If you are an Aston student who is living in another country right now and writing a blog, feel free to send us the web address so that others can read about what you are doing and how you experience life in your new ‘Heimat’.

Some students already sent us a link to their blog, so take a look at what a placement year can be like:

Guest Blogger: John Rogerson

Personal Profile

Welcome to my guest blog entry avid blog readers! My name is John Rogerson and I am on my year abroad year as part of the International Business and Modern Languages (German) programme at Aston! I am currently pursuing a 1-year internship at E.ON IT working in the “Strategy and Change” function of the organisation.

Life @ E.ON IT

Back in August, I began my internship at E.ON IT in the Group Wide Planning & Solutions unit located in Düsseldorf. The purpose of this department is to support the IT system within E.ON, checking the performance of the IT system on a daily basis thorough Key Performance Indicators as well as making the necessary adjustments to deliver the best IT system possible to employees. A large proportion of my tasks were working with the computer software SAP. Though very technical, there was definite steep learning curve working in this department:

  • Speaking German all day every day – eventually starting to dream in German!
  • Learning the technical concepts within SAP – This was tough going, in both English and German.

Around November time, I decided that I wanted to see more of the E.ON business. I have always had a real enthusiasm for strategy during my studies at Aston and therefore wanted to experience this side of E.ON during my year abroad. After clarifying this with the relevant persons, I moved to Hannover in January and now work in Strategy & Change of the energy conglomerate. After 8 weeks in this department, I can safely say this is an area in which I would look to pursue a future career. Within my role, I am responsible for the communication of the IT strategy of E.ON as well as the roll out of the E.ON ITs Dragons Den concept in Eastern Europe. The E.ON ITs Dragons Den, based on the television programme featuring entrepreneurs pitching their business ideas in order to secure investment finance from a panel of venture capitalists, enables employees to transform any innovative ideas which will benefit the firm into a tangible reality.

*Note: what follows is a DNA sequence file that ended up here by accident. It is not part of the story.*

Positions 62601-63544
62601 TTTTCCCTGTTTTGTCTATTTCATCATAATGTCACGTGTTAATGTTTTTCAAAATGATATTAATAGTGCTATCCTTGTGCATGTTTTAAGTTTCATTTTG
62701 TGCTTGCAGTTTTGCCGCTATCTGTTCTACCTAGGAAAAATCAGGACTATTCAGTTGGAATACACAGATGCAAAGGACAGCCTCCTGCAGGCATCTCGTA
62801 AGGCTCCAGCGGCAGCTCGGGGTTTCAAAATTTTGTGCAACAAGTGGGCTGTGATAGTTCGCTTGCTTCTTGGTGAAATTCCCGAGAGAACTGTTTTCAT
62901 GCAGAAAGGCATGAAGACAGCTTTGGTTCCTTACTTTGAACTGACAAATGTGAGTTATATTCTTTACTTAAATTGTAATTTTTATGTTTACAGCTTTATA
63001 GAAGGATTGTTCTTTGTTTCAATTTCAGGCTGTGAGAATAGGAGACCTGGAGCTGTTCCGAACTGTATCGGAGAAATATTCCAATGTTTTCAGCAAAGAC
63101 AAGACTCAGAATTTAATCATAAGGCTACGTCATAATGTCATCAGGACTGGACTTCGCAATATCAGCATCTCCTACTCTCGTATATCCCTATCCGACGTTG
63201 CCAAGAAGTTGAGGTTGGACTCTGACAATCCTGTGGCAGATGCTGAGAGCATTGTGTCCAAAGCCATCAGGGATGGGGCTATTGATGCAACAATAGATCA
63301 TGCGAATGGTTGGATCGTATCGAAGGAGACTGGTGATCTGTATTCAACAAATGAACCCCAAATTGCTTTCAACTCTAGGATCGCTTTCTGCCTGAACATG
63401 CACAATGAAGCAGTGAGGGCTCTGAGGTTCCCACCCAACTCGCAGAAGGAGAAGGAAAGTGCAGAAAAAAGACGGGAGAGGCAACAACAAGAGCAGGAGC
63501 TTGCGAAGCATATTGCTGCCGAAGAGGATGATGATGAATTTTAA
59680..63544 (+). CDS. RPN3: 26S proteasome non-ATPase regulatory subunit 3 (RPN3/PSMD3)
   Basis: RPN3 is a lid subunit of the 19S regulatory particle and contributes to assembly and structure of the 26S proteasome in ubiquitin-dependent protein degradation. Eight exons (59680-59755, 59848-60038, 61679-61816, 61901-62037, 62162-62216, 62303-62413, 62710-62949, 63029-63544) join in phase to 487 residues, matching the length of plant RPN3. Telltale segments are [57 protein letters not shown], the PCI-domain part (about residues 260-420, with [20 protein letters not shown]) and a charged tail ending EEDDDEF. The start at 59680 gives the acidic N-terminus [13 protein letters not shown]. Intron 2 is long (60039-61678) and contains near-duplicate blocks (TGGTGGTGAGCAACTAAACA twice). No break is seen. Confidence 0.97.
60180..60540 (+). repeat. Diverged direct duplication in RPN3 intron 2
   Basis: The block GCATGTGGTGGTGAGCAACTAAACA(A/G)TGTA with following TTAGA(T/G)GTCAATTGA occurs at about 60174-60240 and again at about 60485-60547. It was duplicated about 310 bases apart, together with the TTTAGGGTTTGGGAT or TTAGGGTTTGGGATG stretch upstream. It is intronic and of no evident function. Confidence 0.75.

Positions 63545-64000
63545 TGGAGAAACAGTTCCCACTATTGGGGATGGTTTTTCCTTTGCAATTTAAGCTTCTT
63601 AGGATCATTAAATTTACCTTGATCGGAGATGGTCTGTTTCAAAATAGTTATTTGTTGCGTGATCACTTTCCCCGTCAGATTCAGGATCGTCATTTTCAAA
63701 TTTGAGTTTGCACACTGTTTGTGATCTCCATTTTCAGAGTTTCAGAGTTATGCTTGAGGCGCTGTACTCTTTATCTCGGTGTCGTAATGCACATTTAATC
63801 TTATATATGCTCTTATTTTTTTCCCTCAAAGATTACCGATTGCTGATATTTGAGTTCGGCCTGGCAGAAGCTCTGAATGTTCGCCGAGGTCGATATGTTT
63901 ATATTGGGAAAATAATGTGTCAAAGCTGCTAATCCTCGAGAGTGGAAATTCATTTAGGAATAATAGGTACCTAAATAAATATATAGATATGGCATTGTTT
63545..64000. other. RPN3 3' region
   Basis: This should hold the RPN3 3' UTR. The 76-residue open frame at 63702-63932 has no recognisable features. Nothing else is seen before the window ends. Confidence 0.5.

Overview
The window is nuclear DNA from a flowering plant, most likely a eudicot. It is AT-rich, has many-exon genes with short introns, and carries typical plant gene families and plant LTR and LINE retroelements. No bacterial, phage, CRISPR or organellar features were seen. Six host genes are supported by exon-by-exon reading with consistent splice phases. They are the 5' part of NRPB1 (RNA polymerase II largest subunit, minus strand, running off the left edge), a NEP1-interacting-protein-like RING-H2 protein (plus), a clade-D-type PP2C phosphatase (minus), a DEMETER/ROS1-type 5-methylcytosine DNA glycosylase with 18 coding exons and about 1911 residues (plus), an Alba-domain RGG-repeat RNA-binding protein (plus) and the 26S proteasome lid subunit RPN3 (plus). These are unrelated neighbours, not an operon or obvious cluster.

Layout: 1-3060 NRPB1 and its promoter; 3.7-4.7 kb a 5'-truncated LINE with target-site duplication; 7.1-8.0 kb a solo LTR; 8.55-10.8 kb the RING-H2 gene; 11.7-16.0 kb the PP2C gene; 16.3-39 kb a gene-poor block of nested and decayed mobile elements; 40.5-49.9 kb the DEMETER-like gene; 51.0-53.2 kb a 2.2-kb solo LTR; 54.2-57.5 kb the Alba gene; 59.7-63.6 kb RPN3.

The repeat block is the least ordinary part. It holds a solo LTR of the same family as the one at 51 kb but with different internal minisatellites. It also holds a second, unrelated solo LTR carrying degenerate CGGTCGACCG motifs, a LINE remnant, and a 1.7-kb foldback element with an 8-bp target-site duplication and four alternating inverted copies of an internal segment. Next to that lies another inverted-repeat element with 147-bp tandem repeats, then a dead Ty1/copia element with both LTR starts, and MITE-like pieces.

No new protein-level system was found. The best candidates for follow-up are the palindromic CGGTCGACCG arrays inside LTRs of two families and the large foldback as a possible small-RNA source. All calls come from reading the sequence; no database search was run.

When I compare the differences between E.ON IT in Düsseldorf and E.ON IT in Hannover, I would say there is a somewhat laissez faire approach in Hannover. The dress code is more relaxed and there is a stronger emphasis on networking with colleagues.  I would summarise that E.ON IT Düsseldorf is closer to the delineation of what one would call “the corporate culture” which has a strong emphasis on results compared to that of the more “collaborative culture” here in Hannover.

Life Outside of E.ON IT

One real advantage of the working world compared to studying is once you finish work at 6pm the evenings are yours!

With Germanys’ central location in Europe, I real wanted to use this year to see as much of Europe as possible. During my year abroad, I have visited places such as Vienna, Amsterdam, Frankfurt and Munich (for the famous Oktoberfest) to name just a few. With the explosion of low cost budget airlines, it makes trips like this affordable. Before I leave for England in August, Zurich, Brussels & Dresden are on my places to see list!

At E.ON IT in Hannover, there is a large emphasis on the recruitment of Duale Studenten. These are basically students who are studying for a bachelor who spend half of their time between working at E.ON and studying at a university near to Hannover. During my time at E.ON, I have been able to meet and get to know lots of the students which has been great, not only to form friendships, but also speak German in a more informal setting outside of the working environment. When I am in Hannover at the weekends, there tends to be some form of a social event with the students which is always good fun.

If I had to name the best thing about Germany, besides the beer, it would have to the food! The more time I spend in Germany, the more attention I have to pay to my growing waistline. From the well known Bretzels and Schweinehaxe to the Christmas specialty Gänsekeule, Germany is a Carnivores’ paradise!

Closing Comments

In order to summarise my blog, I wanted to in a few bullet points explain what is to gain from a year abroad.